This will be a place for essays and commentaries on the Byrds and related musicians. Here is the first essay. It is about Jonathan's objections to country music and his surprising embrace of the Byrds, Flying Burrito Brothers, etc. If you don't like the later Byrds or the "country rock" sound (or don't think you will) then you should read this.

Give "It" a Chance

By Jonathan Bennett

The other day my mom heard the music of Gram Parsons coming from my brother David's stereo. She questioned him about his newfound interest in country and western and couldn't believe that he could possibly enjoy that type of music. The thing is, neither of us enjoys country and western music. In fact, we've both probably listened to country radio a total of ten minutes in our whole lives and that was only when briefly when scanning the radio dial on long trips. I still maintain this: I don't like country; I like the Byrds, Gram Parsons, Gene Clark, and the Flying Burrito Brothers, and so forth, but not country.

David and I, like most others, came to appreciate this sound via the rock side of the spectrum. My first album (a cassette) was Bon Jovi; my second was U2's "Joshua Tree." I listened to U2, the Cure, REM, as well as the music pop and rock radio fed their listeners. Consequently, I loathed country music. Liking it threatened one's credibility. I associated the genre not only with trucks, tractors, and hillbillies, but also ignorance, racism, and conservatism. On top of that, the music lacked any edge. It seemed filled with overproduced, hackneyed songs performed with an overdone twang matching no known geographical region. Lyrically, the songs appeared just as trite. Tunes about jukeboxes, tractors and mud running alongside saccharine breakup ballads seemed too over the top. Finally, these songs were always loaded with pedal steel. Whenever I heard pedal steel, I automatically prejudged the song and consequently dismissed it. The Byrds and Gram Parsons, however, changed everything.

The first thing the music of the Byrds, Flying Burrito Brothers, and Gram Parsons did for me was to show that country music could have an edge. A fine example is when the Byrds played the Grand Ole Opry. Not only were they stoned, but also, at the last minute, Gram Parsons decided the band was going to play his "Hickory Wind" and not a Merle Haggard song. It's not surprising that their reception by the Nashville establishment was cool. Parsons was hanging out with the Rolling Stones, using drugs, wearing Nudie suits, and even used the word "bitch" in one of his songs. The latter day Byrds, like Gram, appeared unkempt and had long hair. Gram refused to tour South Africa for political reasons. Finally, Parsons lived the rock lifestyle to its fullest and died young.

More importantly than their image, however, the music possessed an edge. The songs themselves are absolutely spectacular. Musically, they are much more than typical country. Instead of a single snare drum, these guys had rock drumming. They featured electric bass, electric guitar, and in the case of the Flying Burrito Brothers, Sneaky Pete Kleinow's "fuzz" steel guitar. Lyrically, this type of music addressed issues related to everyday life, especially Americana; it could hardly be called urban or cosmopolitan. Still, the songs go beyond country stereotypes to appeal to the basic human experience stripped of any externals. Songs like "Hickory Wind" touch all of us, even if we've never lived in South Carolina. Who couldn't feel a bit homesick hearing Gram and the Byrds croon: "It's a hard way to find out that trouble is real, in a far away city with a faraway feel. But it makes me feel better, each time it begins: calling me home, hickory wind?"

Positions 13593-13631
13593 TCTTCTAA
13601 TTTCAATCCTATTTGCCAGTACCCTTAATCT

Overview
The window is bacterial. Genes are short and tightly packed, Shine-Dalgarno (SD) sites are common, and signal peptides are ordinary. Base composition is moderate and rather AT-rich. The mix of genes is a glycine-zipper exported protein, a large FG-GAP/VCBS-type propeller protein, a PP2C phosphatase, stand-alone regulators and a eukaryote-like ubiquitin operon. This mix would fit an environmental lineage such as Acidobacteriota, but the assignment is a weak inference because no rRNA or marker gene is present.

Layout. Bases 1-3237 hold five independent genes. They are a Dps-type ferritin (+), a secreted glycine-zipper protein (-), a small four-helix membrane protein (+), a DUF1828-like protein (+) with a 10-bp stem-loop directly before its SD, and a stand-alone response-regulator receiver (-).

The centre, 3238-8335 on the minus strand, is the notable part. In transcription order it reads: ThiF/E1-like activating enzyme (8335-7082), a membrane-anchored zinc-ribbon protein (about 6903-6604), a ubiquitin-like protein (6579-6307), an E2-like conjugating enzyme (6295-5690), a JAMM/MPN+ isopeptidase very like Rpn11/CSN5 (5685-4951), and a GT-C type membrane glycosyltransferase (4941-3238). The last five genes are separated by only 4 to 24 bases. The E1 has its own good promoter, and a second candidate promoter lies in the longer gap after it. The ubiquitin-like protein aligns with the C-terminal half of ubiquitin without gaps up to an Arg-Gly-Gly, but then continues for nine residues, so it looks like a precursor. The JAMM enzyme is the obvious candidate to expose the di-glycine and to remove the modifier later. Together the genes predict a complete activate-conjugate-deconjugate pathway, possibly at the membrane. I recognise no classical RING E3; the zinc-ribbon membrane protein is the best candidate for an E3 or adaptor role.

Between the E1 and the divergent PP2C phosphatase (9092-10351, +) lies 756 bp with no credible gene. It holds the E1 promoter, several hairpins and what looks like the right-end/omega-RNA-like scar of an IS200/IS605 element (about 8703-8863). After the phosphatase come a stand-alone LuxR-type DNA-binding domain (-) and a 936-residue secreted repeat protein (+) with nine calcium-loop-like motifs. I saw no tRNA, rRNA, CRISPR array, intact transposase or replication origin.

These guys were good songwriters too and their original songs are extremely enduring and reflect the spirit of the times. Gram Parsons probably spoke for many bored 60s teenagers when he wrote in "Blue Eyes:" "Money don't get me down, but I can't make it last. I bite my nails and if that fails, I go get myself stoned. But when I do, I think of you and head myself back home." In "My Uncle," perhaps the first country protest song, the Flying Burrito Brothers lament about the draft: "So I'm headin' for the nearest foreign border. Vancouver may be just my kind of town; cause they don't need the kind of law and order that tends to keep a good man underground." This is hardly standard country fare. Musically, the originals embrace different styles. "Hickory Wind (Byrds)" could be taken for pure country, while the fuzz guitar on "Wheels (FBB)" is reminiscent of rock music. "In My Hour of Darkness (GP)" is a hymn, while "She (GP)" is a gospel-soul ballad culminating in the lead character exclaiming "Hallelujah!" "Hippy Boy (FBB)" is spoken word and "Cody, Cody (FBB)" features excellent harmony and sounds like an early Byrds song with steel.